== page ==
What’s Your Walk Score?

Here’s a website worth checking out if you own a good pair of shoes and don’t mind using them once in a while. It’s called Walk Score and it gauges the pedestrian-friendliness of locations.

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Type in any address or pair of cross streets in the U.S. (or Europe for that matter), and the site maps the area and plots the nearby recreational, commercial, cultural, and social amenities. Even better, for the quantitatively inclined, it assigns each location a walk score on a 0 to 100 scale.

The site doesn’t take weather, safety, topography (e.g. hills), or the characteristics of the street network into account. (To their credit, the site’s creators cheerfully admit to these shortcomings.) But in all, the walk scores are pretty much what you’d intuitively expect, providing a degree of confidence the site is getting it right. Here’s a sampling:

Barack Obama‘s current residence (Washington, D.C.) — 97
George Bush‘s current secondary residence (Crawford, Tex.) — 0
Bill Gates‘s house (Medina, Wash.) — 11
Stone Pony rock club (Asbury Park, N.J.) — 75
Graceland (Memphis, Tenn.) — 42
Neverland Ranch (Los Olivos, CA) — 0
“Friends” apartment building (West Village, Manhattan, New York City) — 98
Brad Pitt & Jennifer Anniston’s former home (Beverly Hills, Calif.) — 28
Penny Lane (Liverpool, U.K.) — 71
3 Abbey Road (St. John’s Wood, London, U.K.) — 73
Boardwalk & St. James Place (Atlantic City, N.J.) — 89
Dubner‘s place (Manhattan, New York City) — 91
Levitt‘s office at the University of Chicago (Hyde Park, Chicago) — 86
My abode in Los Angeles (Sherman Oaks, Calif.) — 97

Which brings us to the promised bonus myth. As you’ll note, my location demonstrates that there is indeed such a thing as a walkable neighborhood in Los Angeles. In fact, Walk Score ranks Los Angeles as the ninth most pedestrian-friendly city out of the largest 40 cities. More on the city rankings and what they say about the state of American urbanization next post.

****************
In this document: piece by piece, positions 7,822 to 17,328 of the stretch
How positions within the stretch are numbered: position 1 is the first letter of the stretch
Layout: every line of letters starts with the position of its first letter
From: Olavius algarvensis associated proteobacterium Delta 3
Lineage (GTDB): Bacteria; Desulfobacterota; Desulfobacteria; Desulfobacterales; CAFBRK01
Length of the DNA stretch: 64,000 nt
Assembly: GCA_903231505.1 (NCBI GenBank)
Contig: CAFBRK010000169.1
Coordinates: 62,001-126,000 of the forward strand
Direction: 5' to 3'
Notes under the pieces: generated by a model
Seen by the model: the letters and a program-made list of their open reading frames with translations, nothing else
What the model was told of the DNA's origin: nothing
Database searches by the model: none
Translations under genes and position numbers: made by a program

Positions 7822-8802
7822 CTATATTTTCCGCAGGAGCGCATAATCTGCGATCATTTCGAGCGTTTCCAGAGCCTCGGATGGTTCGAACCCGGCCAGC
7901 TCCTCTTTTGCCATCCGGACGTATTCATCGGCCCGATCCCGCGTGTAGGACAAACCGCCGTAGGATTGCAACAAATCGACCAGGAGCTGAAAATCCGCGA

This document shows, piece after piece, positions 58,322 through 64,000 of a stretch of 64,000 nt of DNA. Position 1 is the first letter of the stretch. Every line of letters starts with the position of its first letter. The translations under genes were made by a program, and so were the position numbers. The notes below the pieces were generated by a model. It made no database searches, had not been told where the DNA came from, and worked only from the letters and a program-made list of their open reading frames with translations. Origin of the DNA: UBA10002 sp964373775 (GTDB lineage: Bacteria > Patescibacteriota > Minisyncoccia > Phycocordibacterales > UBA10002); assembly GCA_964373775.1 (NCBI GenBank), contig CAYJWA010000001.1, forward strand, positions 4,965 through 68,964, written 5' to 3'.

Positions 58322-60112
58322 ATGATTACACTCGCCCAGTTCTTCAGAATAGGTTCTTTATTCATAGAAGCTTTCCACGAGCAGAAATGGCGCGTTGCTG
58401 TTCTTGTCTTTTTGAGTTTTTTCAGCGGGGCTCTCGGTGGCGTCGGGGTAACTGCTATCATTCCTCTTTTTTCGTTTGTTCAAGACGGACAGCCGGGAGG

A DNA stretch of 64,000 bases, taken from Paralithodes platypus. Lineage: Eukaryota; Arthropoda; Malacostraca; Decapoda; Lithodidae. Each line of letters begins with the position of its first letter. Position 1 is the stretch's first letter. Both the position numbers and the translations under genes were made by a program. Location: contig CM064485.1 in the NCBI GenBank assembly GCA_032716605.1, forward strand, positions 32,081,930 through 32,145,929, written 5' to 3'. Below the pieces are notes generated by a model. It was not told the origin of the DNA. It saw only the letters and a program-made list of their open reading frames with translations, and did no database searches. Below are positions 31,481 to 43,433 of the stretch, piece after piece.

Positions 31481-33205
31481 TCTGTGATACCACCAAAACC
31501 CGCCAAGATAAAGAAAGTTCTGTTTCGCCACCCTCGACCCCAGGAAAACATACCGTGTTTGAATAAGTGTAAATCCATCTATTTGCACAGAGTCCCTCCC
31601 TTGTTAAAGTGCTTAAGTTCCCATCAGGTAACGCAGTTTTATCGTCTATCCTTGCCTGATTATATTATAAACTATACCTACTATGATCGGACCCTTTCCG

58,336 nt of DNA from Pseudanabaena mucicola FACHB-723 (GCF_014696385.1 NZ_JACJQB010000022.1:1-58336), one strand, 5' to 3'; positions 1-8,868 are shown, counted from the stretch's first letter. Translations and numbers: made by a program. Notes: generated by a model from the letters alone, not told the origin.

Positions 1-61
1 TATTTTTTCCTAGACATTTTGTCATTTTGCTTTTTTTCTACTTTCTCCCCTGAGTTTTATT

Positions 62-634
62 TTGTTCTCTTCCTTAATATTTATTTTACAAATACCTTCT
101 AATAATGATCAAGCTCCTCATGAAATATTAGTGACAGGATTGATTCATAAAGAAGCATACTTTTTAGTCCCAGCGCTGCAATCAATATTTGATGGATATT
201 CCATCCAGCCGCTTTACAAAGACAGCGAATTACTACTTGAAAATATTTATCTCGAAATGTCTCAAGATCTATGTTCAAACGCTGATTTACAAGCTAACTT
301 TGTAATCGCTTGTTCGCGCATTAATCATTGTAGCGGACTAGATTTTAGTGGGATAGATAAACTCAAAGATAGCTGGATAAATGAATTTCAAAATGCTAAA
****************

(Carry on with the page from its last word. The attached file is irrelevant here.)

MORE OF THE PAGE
So one more stereotype about Los Angeles bites the dust. And before I get off this topic (I promise), let’s dispense with one final myth, namely that Los Angeles is lacking in sophisticated and cultured people. For your information, my image consultant is a Harvard psychology grad, my personal trainer has patented a revolutionary new ab cruncher, and my yogi has attained the Twelfth Circle of Enlightenment.

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  1. Bjørn Smestad says:

    I added my address in Oslo, Norway. Score: 6 out of 100. The data it depended on was totally wrong. For instance, it claims there are 8.35 km to the nearest coffee shop, forgetting one less than 1 km away. Nearest library: 7 km (in reality: about 2 km). And so on.

    It’s a cool concept, but clearly only works if Google Maps (on which it depends) includes the relevant points of interest.

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  2. Joe Pseudonym says:

    Interestingly enough, by entering the street address, I get a score of 98, whereas entering the two cross-streets on which I live gets a 91.

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  3. shawdc says:

    got a 98/100 (Washington DC along the NW/NE border). Pretty accurate, but fails to account for the fact that some streets are more like highways, complete with overhead signage. Also, kind of a tough neighborhood, and you don’t really want to be walking around at night unless you are looking to score drugs.

    Does ability to buy drugs factor in to their score? probably not, but I bet some neighborhoods would jump through the roof if they did.

    97-100, stoner’s paradise haha.

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  4. kbr says:

    got a 100 for my neighborhood! a walker’s paradise according to walk score!

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  5. luke says:

    This walk score thing can also be potentially nonsense. I tried compared the place I used to live in Toronto, within walking distance of a lot of stuff (including two shopping malls), and had a fairly low WalkScore, and many businesses which I knew where there (having walked past them in person) simply were not recognised. I then tried my parent’s home in small-town maine and had a higher walk score, where not only are there actually fewer places to head to, many are inaccessable. I’m not talking about inconvenient hills, i mean highways and, get this, rivers.

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  6. Cory says:

    This thing is WAY off. It lists a paint production plant as a “hardware store,” a convenience store as a grocery store, and “Erotic Pleasures Adult Mart” as a clothing store (and, for that matter, as a book store).

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  7. Mike B says:

    You can’t say LA is pedestrian friendly by simply quoting a single high score from where you happen to live and once again while LA is rated as the 9th most walkable city, the City of LA proper is a surprisingly small part of what the lay person would consider LA. The rankings should be composed of the entire metro area.

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  8. notmelbrooks says:

    i got a relatively high walk score. i have no sidewalks.

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